The Atlantic Salmon Federation (ASF) and the Conservation Fund are partnering on a pilot research project to grow farmed Atlantic salmon in a freshwater closed-containment system.
Bill Taylor, president of ASF, said: “With concerns growing over the impacts of salmon farming on threatened and endangered wild Atlantic salmon, it is becoming increasingly apparent that the future of salmon farming must lie in closed containment systems. ASF has decided to put our purse behind our policy and get involved in developing a promising new way to sustainably grow out healthy Atlantic salmon in closed containment facilities.”
The Conservation Fund, an American non-profit, has spent 20 years developing closed-containment aquaculture systems to grow trout, perch and now salmon at its Freshwater Institute in Shepherdstown, West Virginia. “We are refining water re-circulation techniques that continuously filter and recycle the water used to grow the fish,” explained Dr. Steven Summerfelt, director of aquaculture systems research at the Freshwater Institute. “That means we can achieve large-scale fish farming with a small amount of water and releasing little to no pollution. This opens the door to commercial fish production in areas with limited water resources and away from sensitive coastal areas.”
Dr. Summerfelt notes that fish have long been a major part of the world’s diet and pressures on wild fish have steadily increased. The Food and Agriculture Organization (FAO) of the United Nations regularly surveys the state of the world’s fisheries and the health of the oceans. In 2007, the group reported that 80% of the world’s fish stocks were fully exploited or overexploited. By developing and commercializing closed-containment aquaculture, we can grow fish on land as a cleaner, healthier and less polluting alternative to older aquaculture methods, while saving our seas.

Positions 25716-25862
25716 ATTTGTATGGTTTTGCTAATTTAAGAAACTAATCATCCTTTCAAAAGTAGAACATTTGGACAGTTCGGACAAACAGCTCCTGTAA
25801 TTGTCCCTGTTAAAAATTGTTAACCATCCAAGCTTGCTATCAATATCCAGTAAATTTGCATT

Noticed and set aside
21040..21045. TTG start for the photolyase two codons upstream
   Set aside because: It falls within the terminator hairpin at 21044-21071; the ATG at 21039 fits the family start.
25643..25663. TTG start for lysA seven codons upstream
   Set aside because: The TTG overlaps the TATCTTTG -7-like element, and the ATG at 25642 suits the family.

Jonathon Carr, ASF’s Director of Research and Environment, said “As much as 99.8 % of the water flowing through our closed-containment system is continuously cleaned and returned to the fish tanks. By continuously filtering and cleaning the water, closed-containment systems control and capture over 99% of fish waste solids and phosphorus during the recycling process.”
Advances in closed-containment systems are now allowing fish farmers to cost-competitively produce fresh fish in almost any environment, including those with little water supply and strict wastewater discharge requirements. The fish can be grown out without use of vaccines, pesticides, antibiotics or harsh chemicals.
“It’s quite simple,” continued Mr. Taylor, “consistently clean water and exclusion of fish pathogens produce healthy fish at commercial densities. Use of land-based closed-containment systems for farming salmon is the only way to increase domestic fish production in North America without polluting the environment, over-exploiting limited water resources, risking escape of domesticated fish into the wild, or exposing the farmed fish to diseases.
The immediate appeal of closed-containment technologies is for fish farmers who want to market high-value fish raised in a sustainable manner. Farmers who raise Atlantic salmon to sell at a higher premium can better afford the upfront costs of closed-containment systems. “Moving forward, we hope to make this technology more affordable for all kinds of fish farmers,” remarked Dr. Summerfelt of The Conservation Fund.
The Atlantic Salmon Federation is dedicated to the conservation, protection and restoration of wild Atlantic salmon and the ecosystems on which their well being and survival depend. ASF has a network of seven regional councils (New Brunswick, Nova Scotia, Newfoundland and Labrador, Prince Edward Island, Quebec, Maine and Western New England). The regional councils cover the freshwater range of the Atlantic salmon in Canada and the United States.